DCCA canoe house vandalized


The Department of Community and Cultural Affairs’ canoe house was vandalized over the weekend. Many of the materials needed to complete the hut-like structure were thrown into the ocean, along with the model of the department’s first canoe. (Kimberly A. Bautista)

The Department of Community and Cultural Affairs’ canoe house near Naked Fish in Susupe was vandalized over the weekend, resulting in the loss of a model of the first canoe they were in the process of building.

The canoe was supposed to be used to educate Commonwealth children about the importance of canoes and its ties to Micronesia’s seafaring past.

Unfortunately, the miniature model of which it would be based on was thrown into the ocean and has since been lost, while the DCCA’s canoe house that is currently being built was vandalized.

Traditionally, when building a canoe, a smaller model is built as a guideline for the actual canoe.

Department of Community and Cultural Affairs Secretary Robert Hunter remains positive and said that another model of the over 40-foot canoe has already been constructed and is nearly done.

“Someone went and vandalized the area, although not badly. They did not completely destroy anything but they did go and throw stuff into the water and one of them was the model that [we] were working on…But [the canoe makers have] started building a new [model] and it’s almost completely done,” he said.

According to Hunter, a number of the materials that were to be used to build the canoe house were also thrown into the water, but he is not too worried because the wood that was thrown into the water is usually soaked in saltwater before it can be used for the construction of a hut.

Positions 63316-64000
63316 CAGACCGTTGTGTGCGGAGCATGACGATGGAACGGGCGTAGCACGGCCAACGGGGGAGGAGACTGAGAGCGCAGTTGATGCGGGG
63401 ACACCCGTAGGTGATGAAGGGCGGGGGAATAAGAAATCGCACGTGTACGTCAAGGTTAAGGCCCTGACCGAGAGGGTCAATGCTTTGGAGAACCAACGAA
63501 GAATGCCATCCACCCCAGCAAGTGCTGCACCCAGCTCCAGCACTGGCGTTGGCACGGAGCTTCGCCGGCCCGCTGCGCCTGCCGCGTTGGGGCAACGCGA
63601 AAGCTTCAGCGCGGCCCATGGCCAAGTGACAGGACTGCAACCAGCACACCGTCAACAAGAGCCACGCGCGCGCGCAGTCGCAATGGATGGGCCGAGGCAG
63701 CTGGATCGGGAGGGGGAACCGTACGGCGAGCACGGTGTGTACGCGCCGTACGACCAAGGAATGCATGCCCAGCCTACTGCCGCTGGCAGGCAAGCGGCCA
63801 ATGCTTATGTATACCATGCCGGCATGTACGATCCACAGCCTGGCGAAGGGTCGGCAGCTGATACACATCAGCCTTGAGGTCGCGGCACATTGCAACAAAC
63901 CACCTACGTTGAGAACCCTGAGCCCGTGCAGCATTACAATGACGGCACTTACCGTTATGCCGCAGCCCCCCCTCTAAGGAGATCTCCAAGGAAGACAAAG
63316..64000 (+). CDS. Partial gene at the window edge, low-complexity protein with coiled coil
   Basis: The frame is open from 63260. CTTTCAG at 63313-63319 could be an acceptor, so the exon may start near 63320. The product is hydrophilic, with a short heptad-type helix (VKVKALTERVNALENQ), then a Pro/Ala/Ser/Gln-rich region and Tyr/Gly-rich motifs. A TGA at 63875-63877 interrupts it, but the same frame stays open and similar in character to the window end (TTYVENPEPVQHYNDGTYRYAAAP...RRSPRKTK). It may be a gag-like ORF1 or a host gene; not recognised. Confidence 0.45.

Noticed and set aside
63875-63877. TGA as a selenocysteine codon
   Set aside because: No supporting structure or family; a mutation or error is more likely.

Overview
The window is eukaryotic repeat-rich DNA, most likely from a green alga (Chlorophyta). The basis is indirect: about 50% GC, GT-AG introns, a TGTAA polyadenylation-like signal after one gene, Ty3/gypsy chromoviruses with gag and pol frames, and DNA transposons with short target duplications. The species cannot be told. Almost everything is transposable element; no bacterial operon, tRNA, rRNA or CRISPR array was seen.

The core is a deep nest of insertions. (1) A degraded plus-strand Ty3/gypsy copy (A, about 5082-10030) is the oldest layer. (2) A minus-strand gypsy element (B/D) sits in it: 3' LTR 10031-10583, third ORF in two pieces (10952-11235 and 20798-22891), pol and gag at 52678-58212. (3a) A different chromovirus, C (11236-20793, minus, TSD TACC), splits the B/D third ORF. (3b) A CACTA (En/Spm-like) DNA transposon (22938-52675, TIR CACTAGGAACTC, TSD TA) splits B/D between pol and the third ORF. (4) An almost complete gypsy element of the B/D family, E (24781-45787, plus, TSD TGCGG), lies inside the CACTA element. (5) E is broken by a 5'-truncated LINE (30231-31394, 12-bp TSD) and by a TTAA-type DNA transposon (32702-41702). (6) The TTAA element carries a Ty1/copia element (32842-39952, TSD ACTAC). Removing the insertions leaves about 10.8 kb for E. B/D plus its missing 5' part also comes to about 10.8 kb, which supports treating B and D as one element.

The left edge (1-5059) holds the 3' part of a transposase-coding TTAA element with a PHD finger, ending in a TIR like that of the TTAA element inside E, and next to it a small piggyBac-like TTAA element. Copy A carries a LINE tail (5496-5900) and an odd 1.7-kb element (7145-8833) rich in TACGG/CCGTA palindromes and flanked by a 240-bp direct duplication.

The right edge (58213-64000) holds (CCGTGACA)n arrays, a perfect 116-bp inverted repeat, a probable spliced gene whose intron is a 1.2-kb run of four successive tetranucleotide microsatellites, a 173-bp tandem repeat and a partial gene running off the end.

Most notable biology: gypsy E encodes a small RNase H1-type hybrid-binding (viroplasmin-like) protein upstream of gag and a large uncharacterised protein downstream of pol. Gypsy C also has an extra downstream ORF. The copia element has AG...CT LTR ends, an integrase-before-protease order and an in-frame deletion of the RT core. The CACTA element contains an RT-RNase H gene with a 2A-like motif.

Hunter said security measures have already been taken, like installing lights by the hut and, once the canoe is built and stored in its canoe house, the department will further invest in security equipment like surveillance cameras.

“It’s sad that people can go and do this,” he said.

Hunter said that the department is still hopeful that the canoe will be built in time for the Festival of Arts that will be held in Hawaii. It is just about getting specific resources that are rare on Saipan.

“We have already sourced all of the wood. Because it’s breadfruit, it’s hard to get, either from here or from Rota,” he said. “We want to have it constructed in time for the 2020 Festival of Arts in Hawaii where we are either going to sail it there or take it there midway and sail it into the festival,” he added.

According to Hunter, the process of building the canoe will start once the canoe house is completed and properly welcomed into the community through a traditional ceremony. Hunter said the canoe house is over 50 percent complete.

Kimberly B. Esmores | Reporter
Kimberly Albiso Bautista has covered a wide range of news beats, including the community, housing, crime, and more. She now covers sports for the Saipan Tribune. Contact her at kimberly_bautista@saipantribune.com.

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